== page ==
Col. Eric Felt, director of the AFRL Vehicles Directorate and AFRL Phillips Research Site historian Dr. Darren Raspa cut the ribbon to open the directorate’s Legacy Portal Mission Control exhibit, at a ceremony Nov. 15 at Kirtland AFB. Supporting them from left, Project Mgr. Gina Gutierrez, Senior Facility Engineer Bradley Rieck, Chief Dan Von Tom of the Corporate Information Office and Project Coordinator Victor Mace. Photo by Arturo Cardona
KIRTLAND AFB — With a video of the historic 1969 Apollo 11 launch shown on the nearly two-story screen behind him, Dr. Darren Raspa, the Air Force Research Laboratory Phillips Research Site historian, welcomed guests and colleagues to the grand opening of the AFRL Space Vehicles Directorate’s Legacy Portal Mission Control exhibit, in a ceremony Nov. 15 at Kirtland AFB.
“This project began more than three years ago as an idea to use the dim and underutilized atrium area in the lobby of the directorate’s headquarters building as a visualization and scintillation space where our scientists and engineers could gather to discuss and show off their work,” Raspa said. “Viewing that monumental launch of U.S. astronauts to moon is just a taste of the potential this exhibit holds.”
In the summer of 2018, Raspa and the site’s senior facility engineer, Bradley Rieck, met with Col. Eric Felt, the director of the AFRL Space Vehicles Directorate, to outline their vision for a digital interactive exhibit that would bring the AFRL Phillips Research Site space history to life.
Leading up this meeting, Raspa visited the museum directors at the Smithsonian Institution’s National Museum of American History in Washington D.C., the Central Intelligence Agency’s museum at Langley, Virginia and the Sandia Laboratories National Security Technology Gallery Museum located on Kirtland AFB, to learn the latest in historical exhibit design and technology.
“While at the Smithsonian, I noticed a phenomenal interactive exhibit at the Air & Space Museum on the Space Shuttle and saw that the designers were a group called Ideum from Corrales, a stone’s throw from Kirtland in the north valley,” Raspa said. “Following discussion with Col. Felt, I was convinced that Ideum could create an exciting space exhibit portal for AFRL.”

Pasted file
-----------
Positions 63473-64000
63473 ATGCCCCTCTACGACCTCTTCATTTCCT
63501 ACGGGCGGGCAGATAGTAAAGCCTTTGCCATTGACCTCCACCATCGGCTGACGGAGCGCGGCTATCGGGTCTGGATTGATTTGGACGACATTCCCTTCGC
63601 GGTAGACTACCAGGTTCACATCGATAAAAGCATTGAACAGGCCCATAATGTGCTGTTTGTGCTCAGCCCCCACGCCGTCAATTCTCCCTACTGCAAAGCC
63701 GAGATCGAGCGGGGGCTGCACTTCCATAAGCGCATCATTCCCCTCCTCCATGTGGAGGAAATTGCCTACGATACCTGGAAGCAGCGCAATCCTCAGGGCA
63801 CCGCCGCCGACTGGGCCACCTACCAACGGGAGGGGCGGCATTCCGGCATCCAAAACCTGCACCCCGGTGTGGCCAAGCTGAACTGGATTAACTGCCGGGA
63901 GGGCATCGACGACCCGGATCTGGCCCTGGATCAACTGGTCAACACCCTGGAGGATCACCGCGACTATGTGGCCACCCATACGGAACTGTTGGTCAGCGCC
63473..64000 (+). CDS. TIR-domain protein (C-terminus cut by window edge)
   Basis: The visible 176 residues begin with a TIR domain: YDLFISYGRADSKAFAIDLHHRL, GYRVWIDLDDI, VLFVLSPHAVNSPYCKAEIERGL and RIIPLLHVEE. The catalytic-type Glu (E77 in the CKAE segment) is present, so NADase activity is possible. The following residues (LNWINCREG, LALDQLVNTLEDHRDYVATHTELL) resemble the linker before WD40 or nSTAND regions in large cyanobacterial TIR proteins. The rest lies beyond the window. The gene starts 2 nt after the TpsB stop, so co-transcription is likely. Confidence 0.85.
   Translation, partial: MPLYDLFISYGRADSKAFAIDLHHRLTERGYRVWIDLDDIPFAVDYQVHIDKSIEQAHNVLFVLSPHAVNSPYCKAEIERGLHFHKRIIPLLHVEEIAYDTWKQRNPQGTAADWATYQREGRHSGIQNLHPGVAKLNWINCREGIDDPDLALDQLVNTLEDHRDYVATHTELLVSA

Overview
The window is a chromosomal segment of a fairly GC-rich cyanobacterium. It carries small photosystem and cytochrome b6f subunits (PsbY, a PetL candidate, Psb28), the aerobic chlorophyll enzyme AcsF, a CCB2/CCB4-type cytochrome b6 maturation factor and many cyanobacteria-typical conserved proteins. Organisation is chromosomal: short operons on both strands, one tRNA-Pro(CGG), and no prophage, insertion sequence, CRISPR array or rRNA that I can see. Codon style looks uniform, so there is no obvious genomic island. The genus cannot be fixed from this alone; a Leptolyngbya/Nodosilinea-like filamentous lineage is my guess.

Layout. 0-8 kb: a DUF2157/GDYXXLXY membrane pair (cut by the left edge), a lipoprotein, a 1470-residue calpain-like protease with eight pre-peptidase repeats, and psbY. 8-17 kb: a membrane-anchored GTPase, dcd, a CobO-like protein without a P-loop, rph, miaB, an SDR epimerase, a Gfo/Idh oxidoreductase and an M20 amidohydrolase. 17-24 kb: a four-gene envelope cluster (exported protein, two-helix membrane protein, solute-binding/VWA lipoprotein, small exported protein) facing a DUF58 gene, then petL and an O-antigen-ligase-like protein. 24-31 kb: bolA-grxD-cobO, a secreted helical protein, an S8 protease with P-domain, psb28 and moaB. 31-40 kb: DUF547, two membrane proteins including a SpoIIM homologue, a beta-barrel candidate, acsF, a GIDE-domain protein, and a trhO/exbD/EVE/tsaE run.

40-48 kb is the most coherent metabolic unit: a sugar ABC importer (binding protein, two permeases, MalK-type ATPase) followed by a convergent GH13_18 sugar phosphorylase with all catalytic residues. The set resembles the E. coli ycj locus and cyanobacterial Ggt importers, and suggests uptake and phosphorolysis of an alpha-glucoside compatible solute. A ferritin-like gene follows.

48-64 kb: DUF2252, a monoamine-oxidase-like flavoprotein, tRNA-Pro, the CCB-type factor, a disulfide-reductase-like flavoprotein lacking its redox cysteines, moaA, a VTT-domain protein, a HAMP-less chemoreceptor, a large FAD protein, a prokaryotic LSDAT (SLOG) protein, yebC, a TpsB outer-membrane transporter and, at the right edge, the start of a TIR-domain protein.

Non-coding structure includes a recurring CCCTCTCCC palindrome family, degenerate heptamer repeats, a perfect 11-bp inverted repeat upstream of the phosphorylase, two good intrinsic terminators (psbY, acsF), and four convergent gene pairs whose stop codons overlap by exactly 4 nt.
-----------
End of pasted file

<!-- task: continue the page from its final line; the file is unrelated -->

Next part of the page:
The contract to build the exhibit was managed through AFRL’s Tech Transfer Collaborative Office, under the Lab’s Partnership Intermediary Agreement with New Mexico Tech.
Dr. Hugh McDonald, executive producer at Ideum, in speaking to those gathered, complimented AFRL on its history in space and the benefits the project will offer the Lab.
“Ideum has designed this exhibit to be what you want it to be in telling the history of space research and development at the Space Vehicles Directorate,” he said. “It has been our great pleasure to work with Dr. Raspa and the AFRL team in creating a forum to display the revolutionary work AFRL has done and will continue to do for our nation.”
The multi-touch display will let visitors monitor and explore the Lab’s collection of Space Vehicles information and visual assets in a “real-time observer” manner.
“The Legacy Portal exhibit is modeled on a “futuristic user interface” style—an idealized interface design style known for displaying wildly dense arrays of data points in artfully designed, frequently mesmerizing, kaleidoscopic motion graphics,” Raspa said. “The core of the experience is the interactivity between the large projection screen and the 65 inch Ideum multi-touch table, that form the centerpieces of the atrium space.”
Raspa further explained that the portal will not only be a “history channel” for the directorate’s space programs that allows for updates and edits, but it will be also be an inspiration to the AFRL workforce.
Felt described the opportunities the exhibit will offer in understanding the past to help AFRL solve the challenges in space going forward.
“I am thrilled to be here today for the opening of our Legacy Portal,” Felt said. “It’s all about the past, present and future and a chance to highlight our history.”
“This exciting exhibit will allow us to see how we got to where we are, and what we can and should do going forward,” he continued. “It is a place for the present where we can bring visitors and where we can learn and appreciate our important contributions to the U.S. Air Force and Space Force. It’s a place for the future and how we can continue our space legacy and be an inspiration to those who come after us.”
The Air Force Research Laboratory (AFRL) is the primary scientific research and development center for the Department of the Air Force. AFRL plays an integral role in leading the discovery, development, and integration of affordable warfighting technologies for our air, space, and cyberspace force. With a workforce of more than 11,500 across nine technology areas and 40 other operations across the globe, AFRL provides a diverse portfolio of science and technology ranging from fundamental to advanced research and technology development. For more information, visit: www.afresearchlab.com
Col. Eric Felt, director of the AFRL Space Vehicles Directorate, addresses colleagues and guests at the ribbon cutting ceremony of the directorate’s Legacy Portal Mission Control exhibit, Nov. 15 at Kirtland AFB. Photo by Arturo Cardona